Impact of home modification services on ability in everyday life for people ageing with disabilities
Ingela Petersson, Margareta Lilja, Joy Hammel, Anders Kottorp
Objective: To examine the impact of home modifications on self-rated ability in everyday life from various aspects for people ageing with disabilities.
Methods: The study sample was recruited from an agency providing home modification services in Sweden and comprised 73 subjects whose referrals had been approved and who were scheduled to receive home modifications (intervention group) and 41 subjects waiting for their applications to be assessed for approval (comparison group). The subjects rated their ability in everyday life using the Client–Clinician Assessment Protocol Part I on 2 occasions: at baseline and follow-up. The Client–Clinician Assessment Protocol Part I provides data on the clients' self-rated independence, difficulty and safety in everyday life. The data were first subjected to Rasch analysis in order to convert the raw scores into interval measures. Further analyses to investigate changes in self-rated ability were conducted with parametric statistics.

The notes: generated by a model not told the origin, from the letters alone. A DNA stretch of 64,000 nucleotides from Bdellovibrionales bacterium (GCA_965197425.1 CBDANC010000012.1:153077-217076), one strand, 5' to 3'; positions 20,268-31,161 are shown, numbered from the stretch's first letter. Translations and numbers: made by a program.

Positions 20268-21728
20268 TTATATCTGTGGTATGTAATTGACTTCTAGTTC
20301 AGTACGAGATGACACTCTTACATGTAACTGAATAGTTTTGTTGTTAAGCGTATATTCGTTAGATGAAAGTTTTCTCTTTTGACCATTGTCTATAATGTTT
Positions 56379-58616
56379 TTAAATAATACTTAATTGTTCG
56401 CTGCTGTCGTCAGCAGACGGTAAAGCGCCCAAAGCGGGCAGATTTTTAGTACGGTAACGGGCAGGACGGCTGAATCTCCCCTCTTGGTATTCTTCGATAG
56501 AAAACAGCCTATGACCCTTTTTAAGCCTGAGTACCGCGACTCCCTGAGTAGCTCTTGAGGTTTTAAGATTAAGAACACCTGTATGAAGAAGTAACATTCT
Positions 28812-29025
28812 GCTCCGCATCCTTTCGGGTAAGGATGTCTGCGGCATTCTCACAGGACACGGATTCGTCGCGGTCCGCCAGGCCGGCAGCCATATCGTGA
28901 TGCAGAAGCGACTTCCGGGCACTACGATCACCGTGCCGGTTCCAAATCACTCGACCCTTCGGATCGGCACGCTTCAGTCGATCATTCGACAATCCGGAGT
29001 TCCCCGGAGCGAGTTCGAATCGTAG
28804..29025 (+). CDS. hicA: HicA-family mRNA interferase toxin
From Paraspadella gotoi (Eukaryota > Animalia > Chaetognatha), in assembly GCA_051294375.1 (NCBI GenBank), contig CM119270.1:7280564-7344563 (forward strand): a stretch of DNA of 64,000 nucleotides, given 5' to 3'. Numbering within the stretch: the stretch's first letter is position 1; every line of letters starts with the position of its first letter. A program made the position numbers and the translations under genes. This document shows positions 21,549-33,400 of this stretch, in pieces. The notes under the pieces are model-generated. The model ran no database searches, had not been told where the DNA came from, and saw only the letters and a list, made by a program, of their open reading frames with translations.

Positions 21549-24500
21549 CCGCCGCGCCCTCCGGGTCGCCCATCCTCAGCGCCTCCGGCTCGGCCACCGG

Results: Subjects who had received home modifications reported a statistically significant improvement in their self-rated ability in everyday life compared with those in the comparison group. Subjects who had received home modifications reported less difficulty and increased safety, especially in tasks related to self-care in the bathroom and transfers, such as getting in and out of the home.
Conclusion: Home modifications have a positive impact on self-rated ability in everyday life, especially on decreasing the level of difficulty and increasing safety.